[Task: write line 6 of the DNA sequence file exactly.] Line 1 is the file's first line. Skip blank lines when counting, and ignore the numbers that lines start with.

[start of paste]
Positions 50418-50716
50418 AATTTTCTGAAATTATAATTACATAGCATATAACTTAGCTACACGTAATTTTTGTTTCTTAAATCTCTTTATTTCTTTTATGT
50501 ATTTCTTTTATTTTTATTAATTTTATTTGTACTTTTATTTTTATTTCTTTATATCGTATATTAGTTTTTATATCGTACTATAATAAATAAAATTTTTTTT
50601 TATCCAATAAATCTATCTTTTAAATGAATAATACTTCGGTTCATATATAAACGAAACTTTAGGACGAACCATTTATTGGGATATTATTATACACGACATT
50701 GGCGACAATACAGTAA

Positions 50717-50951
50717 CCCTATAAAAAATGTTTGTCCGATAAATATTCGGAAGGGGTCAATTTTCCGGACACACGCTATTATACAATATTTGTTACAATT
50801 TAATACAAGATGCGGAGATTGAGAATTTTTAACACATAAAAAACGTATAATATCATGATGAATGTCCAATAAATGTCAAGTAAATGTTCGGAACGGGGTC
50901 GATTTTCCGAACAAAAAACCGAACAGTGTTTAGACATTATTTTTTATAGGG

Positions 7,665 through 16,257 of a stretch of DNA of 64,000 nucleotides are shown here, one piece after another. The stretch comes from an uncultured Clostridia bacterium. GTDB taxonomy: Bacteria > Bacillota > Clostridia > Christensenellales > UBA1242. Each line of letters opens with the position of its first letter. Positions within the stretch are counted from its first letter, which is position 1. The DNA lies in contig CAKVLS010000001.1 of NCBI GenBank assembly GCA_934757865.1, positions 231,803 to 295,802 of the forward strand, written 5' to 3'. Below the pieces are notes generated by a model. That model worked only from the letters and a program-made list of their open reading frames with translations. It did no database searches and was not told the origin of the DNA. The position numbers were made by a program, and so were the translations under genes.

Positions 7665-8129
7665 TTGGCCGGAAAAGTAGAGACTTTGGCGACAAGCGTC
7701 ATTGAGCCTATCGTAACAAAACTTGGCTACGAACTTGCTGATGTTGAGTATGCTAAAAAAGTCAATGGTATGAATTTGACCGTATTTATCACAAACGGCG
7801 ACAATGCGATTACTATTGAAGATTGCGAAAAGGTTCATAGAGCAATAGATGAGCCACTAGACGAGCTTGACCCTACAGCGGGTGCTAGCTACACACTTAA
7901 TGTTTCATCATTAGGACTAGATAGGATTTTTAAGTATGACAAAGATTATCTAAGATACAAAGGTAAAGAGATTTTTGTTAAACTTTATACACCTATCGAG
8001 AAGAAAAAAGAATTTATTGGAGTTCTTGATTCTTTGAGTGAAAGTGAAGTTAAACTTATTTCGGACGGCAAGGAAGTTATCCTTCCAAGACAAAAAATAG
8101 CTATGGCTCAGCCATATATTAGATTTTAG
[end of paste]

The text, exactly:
Positions 50717-50951